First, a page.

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Pathogenic insights from studies of lymphoid tissue from HIV-infected individuals.

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National Institute of Allergy and Infectious Diseases, Laboratory of Immunoregulation, National Institutes of Health, Bethesda, MD 20892, USA.

Erratum in

  • J Acquir Immune Defic Syndr Hum Retrovirol 1996 Feb 1;11(2):210.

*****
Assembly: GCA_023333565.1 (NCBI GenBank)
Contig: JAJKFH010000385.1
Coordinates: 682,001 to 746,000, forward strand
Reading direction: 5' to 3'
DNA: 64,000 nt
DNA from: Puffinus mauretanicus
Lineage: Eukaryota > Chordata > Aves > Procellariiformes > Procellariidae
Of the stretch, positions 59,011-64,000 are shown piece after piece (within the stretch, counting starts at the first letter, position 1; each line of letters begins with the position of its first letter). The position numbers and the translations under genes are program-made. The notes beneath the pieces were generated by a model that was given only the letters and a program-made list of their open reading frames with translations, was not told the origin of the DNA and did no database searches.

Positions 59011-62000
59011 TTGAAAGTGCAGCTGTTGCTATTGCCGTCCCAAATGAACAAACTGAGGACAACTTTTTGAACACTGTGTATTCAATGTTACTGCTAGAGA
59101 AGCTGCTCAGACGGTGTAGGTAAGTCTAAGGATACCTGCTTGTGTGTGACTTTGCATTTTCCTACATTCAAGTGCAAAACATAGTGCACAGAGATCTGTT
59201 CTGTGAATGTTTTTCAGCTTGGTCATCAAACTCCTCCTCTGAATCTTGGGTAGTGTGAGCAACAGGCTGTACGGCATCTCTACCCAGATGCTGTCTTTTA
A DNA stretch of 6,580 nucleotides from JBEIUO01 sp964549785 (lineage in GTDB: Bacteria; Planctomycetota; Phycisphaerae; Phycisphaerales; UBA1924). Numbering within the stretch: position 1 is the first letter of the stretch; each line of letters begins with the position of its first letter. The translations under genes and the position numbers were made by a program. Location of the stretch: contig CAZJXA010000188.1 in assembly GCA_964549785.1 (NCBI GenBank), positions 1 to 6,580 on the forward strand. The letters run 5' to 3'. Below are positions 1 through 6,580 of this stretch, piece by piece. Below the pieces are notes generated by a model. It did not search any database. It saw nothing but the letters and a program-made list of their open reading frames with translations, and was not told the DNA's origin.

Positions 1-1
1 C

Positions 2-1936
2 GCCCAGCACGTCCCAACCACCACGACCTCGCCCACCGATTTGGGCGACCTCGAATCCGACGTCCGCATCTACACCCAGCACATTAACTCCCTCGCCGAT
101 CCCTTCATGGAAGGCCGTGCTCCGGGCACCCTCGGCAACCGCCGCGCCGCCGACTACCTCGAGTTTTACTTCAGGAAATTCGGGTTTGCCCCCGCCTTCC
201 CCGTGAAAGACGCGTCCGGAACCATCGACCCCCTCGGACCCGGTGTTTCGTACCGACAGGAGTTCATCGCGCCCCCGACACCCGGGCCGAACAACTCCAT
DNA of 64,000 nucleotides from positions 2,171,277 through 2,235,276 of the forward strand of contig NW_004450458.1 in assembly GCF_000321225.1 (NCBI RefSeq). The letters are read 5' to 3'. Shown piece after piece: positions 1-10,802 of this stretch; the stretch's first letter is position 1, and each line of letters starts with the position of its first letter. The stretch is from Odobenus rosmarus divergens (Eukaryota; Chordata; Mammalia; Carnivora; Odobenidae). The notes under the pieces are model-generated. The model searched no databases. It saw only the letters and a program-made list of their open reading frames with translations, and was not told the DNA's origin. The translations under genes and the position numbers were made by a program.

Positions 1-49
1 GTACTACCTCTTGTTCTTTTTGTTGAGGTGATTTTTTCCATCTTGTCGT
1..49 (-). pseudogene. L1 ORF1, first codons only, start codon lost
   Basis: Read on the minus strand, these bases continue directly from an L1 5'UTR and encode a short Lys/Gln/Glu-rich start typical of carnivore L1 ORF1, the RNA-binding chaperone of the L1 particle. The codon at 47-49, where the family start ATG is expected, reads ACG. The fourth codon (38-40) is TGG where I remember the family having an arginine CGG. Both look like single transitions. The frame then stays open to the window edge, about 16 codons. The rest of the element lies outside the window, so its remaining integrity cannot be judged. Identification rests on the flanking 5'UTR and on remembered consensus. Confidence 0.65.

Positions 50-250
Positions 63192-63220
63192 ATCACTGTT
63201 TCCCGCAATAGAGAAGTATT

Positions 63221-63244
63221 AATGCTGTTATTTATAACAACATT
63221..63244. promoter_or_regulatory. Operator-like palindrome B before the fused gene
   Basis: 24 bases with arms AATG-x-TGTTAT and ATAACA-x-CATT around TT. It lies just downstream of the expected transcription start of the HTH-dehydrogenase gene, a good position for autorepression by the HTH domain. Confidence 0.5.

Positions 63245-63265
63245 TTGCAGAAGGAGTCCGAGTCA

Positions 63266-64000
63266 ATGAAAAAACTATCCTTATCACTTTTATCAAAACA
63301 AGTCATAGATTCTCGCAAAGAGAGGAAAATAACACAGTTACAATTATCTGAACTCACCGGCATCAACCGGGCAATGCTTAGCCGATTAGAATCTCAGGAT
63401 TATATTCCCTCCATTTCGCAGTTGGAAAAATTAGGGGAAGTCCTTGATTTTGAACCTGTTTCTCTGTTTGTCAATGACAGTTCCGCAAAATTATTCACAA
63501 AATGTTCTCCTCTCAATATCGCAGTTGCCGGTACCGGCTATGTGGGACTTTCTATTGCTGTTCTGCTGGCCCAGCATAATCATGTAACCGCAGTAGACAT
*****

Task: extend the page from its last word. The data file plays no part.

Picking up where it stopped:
Studies of lymphoid tissue from HIV-infected individuals have provided critical insights into the pathogenesis of HIV disease. Systemic dissemination of virus via the lymphatic system occurs at a very early stage after infection. Explosive viral replication within lymphoid tissue ensues, before the development of cell-mediated and humoral immune responses. By the time potent immune responses downregulate viral expression, an immense viral reservoir within lymphoid tissue has already been established. During the stage of dichotomy in viral load between lymph node and peripheral blood, the viral reservoir is maintained by the ability of the follicular dendritic cells (FDC) network to efficiently trap extracellular virions, as well as by immunologic and microenvironmental factors favoring infection of susceptible cells and sequestration of cells already infected. Degeneration of the FDC network and wholesale disruption of lymphoid architecture herald late-stage disease. The dysfunctional lymphoid tissue contributes directly to immunodeficiency and to sharp increases in viral burden and replication as mechanical and immune controls are lost. Studies in HIV-infected long-term nonprogressors indicate that these individuals are able to maintain cell-mediated and humoral immune responses against HIV. These immune responses are responsible, at least in part, for the maintenance of intact lymphoid tissue architecture and the low levels of viral burden and replication detected in these individuals. Studies of the effect of antiretroviral therapy on HIV infection in lymphoid tissue show that decreases in plasma viremia are associated with and most likely are caused by decreases in viral replication within lymphoid tissue. Further understanding of the pathogenic mechanisms within lymphoid tissue will have important implications for early intervention aimed at inducing a long-term nonprogressor state (i.e., preventing disruption of lymphoid tissue integrity), and later intervention aimed at arresting or even reversing damage to the lymphoid system.

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